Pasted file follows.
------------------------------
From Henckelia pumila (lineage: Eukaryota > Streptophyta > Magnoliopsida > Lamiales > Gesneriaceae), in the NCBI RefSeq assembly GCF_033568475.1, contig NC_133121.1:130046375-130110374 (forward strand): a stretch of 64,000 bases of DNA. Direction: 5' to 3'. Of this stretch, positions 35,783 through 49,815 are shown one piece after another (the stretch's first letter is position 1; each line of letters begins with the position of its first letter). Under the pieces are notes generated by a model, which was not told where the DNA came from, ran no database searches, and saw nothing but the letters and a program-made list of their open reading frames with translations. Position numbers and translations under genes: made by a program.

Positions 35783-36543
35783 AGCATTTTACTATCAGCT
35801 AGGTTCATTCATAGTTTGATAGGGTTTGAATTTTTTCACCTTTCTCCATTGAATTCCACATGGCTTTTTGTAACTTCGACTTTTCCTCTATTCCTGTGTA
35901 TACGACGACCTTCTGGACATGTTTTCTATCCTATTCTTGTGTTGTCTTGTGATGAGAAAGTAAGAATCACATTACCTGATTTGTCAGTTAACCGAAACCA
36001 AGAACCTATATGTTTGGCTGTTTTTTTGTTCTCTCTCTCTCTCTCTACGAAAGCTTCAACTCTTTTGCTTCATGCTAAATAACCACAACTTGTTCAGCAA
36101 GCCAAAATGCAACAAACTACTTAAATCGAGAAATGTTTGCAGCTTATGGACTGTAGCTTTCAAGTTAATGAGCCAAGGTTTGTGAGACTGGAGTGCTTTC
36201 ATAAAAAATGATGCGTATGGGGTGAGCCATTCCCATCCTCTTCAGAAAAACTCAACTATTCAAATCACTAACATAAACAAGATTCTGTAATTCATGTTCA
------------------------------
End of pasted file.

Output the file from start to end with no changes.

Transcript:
From Henckelia pumila (lineage: Eukaryota > Streptophyta > Magnoliopsida > Lamiales > Gesneriaceae), in the NCBI RefSeq assembly GCF_033568475.1, contig NC_133121.1:130046375-130110374 (forward strand): a stretch of 64,000 bases of DNA. Direction: 5' to 3'. Of this stretch, positions 35,783 through 49,815 are shown one piece after another (the stretch's first letter is position 1; each line of letters begins with the position of its first letter). Under the pieces are notes generated by a model, which was not told where the DNA came from, ran no database searches, and saw nothing but the letters and a program-made list of their open reading frames with translations. Position numbers and translations under genes: made by a program.

Positions 35783-36543
35783 AGCATTTTACTATCAGCT
35801 AGGTTCATTCATAGTTTGATAGGGTTTGAATTTTTTCACCTTTCTCCATTGAATTCCACATGGCTTTTTGTAACTTCGACTTTTCCTCTATTCCTGTGTA
35901 TACGACGACCTTCTGGACATGTTTTCTATCCTATTCTTGTGTTGTCTTGTGATGAGAAAGTAAGAATCACATTACCTGATTTGTCAGTTAACCGAAACCA
36001 AGAACCTATATGTTTGGCTGTTTTTTTGTTCTCTCTCTCTCTCTCTACGAAAGCTTCAACTCTTTTGCTTCATGCTAAATAACCACAACTTGTTCAGCAA
36101 GCCAAAATGCAACAAACTACTTAAATCGAGAAATGTTTGCAGCTTATGGACTGTAGCTTTCAAGTTAATGAGCCAAGGTTTGTGAGACTGGAGTGCTTTC
36201 ATAAAAAATGATGCGTATGGGGTGAGCCATTCCCATCCTCTTCAGAAAAACTCAACTATTCAAATCACTAACATAAACAAGATTCTGTAATTCATGTTCA